Activists mobilize against Bush

In a mass-mobilization effort reminiscent of last spring's IMF/World Bank protests, thousands of demonstrators took to the streets of downtown D.C. Saturday to challenge the fanfare for George W. Bush, the nation's 43rd president.

Early in the day, protesters gathered at loosely organized locations along the inaugural parade route, shouting and toting signs supporting a myriad of agendas.

Amidst the single-file public entrance checkpoints, protesters attempted to enter the barricaded area leading up to the Capitol Building with banners, cardboard signs and other protest paraphernalia.

Legal guidelines concerning the signage were the same as used for the White House sidewalk, MPD officials said. No signs or placards exceeding three feet in width and 20 feet in length were permitted.

At around noon, about 100 Black Box Anarchists of World Bank protest notoriety marched down 14th Street chanting, waving black flags and pushing over police barricades.

Meanwhile, as inaugural ceremonies for the incoming President Bush were beginning at the Capitol Building, a couple hundred demonstrators occupied bleachers at Freedom Plaza, despite not having tickets, rally organizers reported.

Capitol and Supreme Court Police blocked the path of a rambunctious crowd of protesters led by celebrity civil rights activist Rev. Al Sharpton as they reached the sidewalk in front of the Capitol Building around 1 p.m.

The Metropolitan Police Department reported that over a dozen organizations obtained permits for demonstrations on Inauguration Day. The anti-abortion Christian Defense Coalition, International Action Center, Millions for Mumia, Oral Majority, People for Self Determination and more received the green light for rallying.

At one of the checkpoints, Boston native Michael Borkinson peddled homemade "Impeach Bush" buttons. Borkinson and busloads of others organized by the International Action Center trekked south to Washington from Massachusetts early this morning.

For Borkinson, Bush's inauguration brings back memories of Richard Nixon's second inauguration in 1973. An 18-year-old student at Boston University at the time, Borkinson slept on the floor of AU's Mary Graydon Center the night before protesting the Vietnam War at Nixon's swearing-in.

Several protesters donned Burger King crowns with "Boy King" magic-markered in, lined one of the gates to the Capitol Building grounds as bystanders squeezed through a single-file entrance to get a better look at Bush's swearing-in.

Holding the end of a long black banner with "Illegitimate" emblazoned in silver across it, Jennifer Dikes let her voice be heard in an attempt at what some passersby deemed "protesting the inevitable."

"Bush is taking over in a way that a lot of people have found very, very offensive," Dikes said. "We're letting people know that not everybody thinks that this is a great day for America.

"There are a lot of people who are disappointed for a number of different reasons. There are people who are upset about how the election went on - policies the new admin will bring so not everybody is gung-ho about George Bush and I think we have the right to say that."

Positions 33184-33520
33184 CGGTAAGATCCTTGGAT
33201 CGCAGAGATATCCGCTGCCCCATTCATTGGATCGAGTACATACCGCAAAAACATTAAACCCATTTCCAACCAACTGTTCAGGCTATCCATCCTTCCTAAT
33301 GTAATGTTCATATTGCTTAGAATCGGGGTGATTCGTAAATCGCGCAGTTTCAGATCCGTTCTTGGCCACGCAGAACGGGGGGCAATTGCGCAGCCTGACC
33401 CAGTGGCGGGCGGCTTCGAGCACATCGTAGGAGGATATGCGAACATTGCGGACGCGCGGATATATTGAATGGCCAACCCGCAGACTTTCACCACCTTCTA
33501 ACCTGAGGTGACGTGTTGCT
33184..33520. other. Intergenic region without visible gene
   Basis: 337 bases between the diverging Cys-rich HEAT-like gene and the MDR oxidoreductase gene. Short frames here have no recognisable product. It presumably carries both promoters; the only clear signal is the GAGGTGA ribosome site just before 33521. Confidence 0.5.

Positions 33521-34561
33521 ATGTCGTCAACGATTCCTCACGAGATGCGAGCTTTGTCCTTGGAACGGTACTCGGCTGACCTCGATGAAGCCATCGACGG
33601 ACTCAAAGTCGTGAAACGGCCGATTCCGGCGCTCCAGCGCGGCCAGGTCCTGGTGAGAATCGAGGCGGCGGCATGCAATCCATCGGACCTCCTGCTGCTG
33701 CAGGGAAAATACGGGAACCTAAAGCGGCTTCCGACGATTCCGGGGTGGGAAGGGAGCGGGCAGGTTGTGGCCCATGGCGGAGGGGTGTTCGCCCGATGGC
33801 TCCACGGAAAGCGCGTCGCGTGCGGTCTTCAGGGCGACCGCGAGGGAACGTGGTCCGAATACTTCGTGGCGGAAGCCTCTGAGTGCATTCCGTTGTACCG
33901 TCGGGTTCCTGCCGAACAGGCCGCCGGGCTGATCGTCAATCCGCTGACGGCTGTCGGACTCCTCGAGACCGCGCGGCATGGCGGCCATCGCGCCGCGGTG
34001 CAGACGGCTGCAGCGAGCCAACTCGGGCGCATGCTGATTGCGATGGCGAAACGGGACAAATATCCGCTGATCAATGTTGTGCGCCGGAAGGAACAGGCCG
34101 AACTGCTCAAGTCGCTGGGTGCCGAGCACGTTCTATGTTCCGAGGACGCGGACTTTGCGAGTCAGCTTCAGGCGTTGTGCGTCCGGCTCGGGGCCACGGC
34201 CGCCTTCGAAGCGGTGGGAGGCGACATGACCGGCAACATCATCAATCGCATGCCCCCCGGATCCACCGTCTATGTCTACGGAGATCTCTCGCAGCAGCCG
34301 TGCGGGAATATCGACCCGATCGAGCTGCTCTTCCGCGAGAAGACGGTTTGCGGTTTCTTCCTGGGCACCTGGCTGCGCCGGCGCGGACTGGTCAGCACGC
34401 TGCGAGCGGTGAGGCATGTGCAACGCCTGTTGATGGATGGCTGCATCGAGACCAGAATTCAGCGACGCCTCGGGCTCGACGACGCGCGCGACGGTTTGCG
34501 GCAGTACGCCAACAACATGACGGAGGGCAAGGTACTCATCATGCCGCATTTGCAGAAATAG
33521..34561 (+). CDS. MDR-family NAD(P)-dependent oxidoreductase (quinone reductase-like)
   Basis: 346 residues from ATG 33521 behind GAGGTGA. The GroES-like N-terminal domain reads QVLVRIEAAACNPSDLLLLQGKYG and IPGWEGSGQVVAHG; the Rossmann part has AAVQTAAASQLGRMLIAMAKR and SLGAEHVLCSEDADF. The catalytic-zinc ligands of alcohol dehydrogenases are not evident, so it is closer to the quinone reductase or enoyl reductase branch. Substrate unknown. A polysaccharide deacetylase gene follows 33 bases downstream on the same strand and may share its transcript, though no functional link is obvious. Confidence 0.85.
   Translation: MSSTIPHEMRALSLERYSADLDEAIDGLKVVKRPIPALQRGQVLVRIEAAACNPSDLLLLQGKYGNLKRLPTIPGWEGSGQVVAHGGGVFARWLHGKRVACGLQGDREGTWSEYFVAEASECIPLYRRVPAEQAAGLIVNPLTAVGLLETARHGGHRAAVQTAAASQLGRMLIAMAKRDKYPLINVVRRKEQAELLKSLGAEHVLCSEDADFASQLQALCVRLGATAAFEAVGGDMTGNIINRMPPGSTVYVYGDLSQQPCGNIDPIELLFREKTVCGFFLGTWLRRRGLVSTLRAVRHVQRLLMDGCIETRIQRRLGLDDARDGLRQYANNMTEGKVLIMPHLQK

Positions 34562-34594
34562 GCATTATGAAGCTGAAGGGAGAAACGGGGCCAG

Nine buses from New York brought Jennifer Dikes and fellow "Democracy March" participants to the District on Saturday.

Nearby, a woman waving an American flag chanted "Bush is not our president. Bush is a thief." Alongside her, a Florida native flailing two flags yelled "Florida fights back."

The inauguration provided the perfect platform for the National Organization for Women to draw attention to their cause and protest the new president, activists Bridget Shaw and Mariam Mohseni agreed.

"I think this was a relevant time for doing this because, a lot of the issues [in the upcoming administration] aren't for women and are mostly male dominated," Mohseni said as she boarded the Metro at Judiciary Square. "I think this is a good cause and a good time."

Both NOW supporters said weather dampened spirits and the number of people who stayed throughout the day.

Police and protesters agree that the demonstrator turnout was the largest of its kind since Nixon's inauguration. The expected 20,000 protesters and Presidential well-wishers kept separate throughout most of the day, groups agreed.

More than 4,000 MPD officers were densely stationed at points across the National Mall and public entrances to the festivities along Pennsylvania and Constitution avenues, officer Anthony O'Leary, a spokesman for MPD, said.

More than 1,600 officers, more than twice the normal count of police in the District, were brought from neighboring jurisdictions like Maryland and Virginia.

Several clashes between police and protesters occurred throughout the day but none were as violent as the IMF/World Bank protests, O'Leary said. The caliber of force and techniques used for crowd control by law enforcement was minimal Saturday in comparison to last spring's riots in which many were injured in confrontations with club-wielding police outfitted in riot-gear.

In contrast to the masses protesting Bush, hundreds of pro-Bush demonstrators also marched in support of the country's new leader.

As the new president enjoyed lunch with First Lady Laura and their closest companions, the temperature dropped and cold winter mist turned to rain as thousands crowded curbside eagerly awaiting the start of the parade.

A pack of floats, a half-dozen U.S. military bands and a horde of other marching bands snaked down the parade route beginning at the east side of the Capitol, down Constitution Avenue to Pennsylvania and on to 17th Street.

The presidential motorcade pulled away from the Capitol at around 3 p.m. At the same time, former President Bill Clinton, wife Hillary and daughter Chelsea boarded Air Force One bound north to New York.

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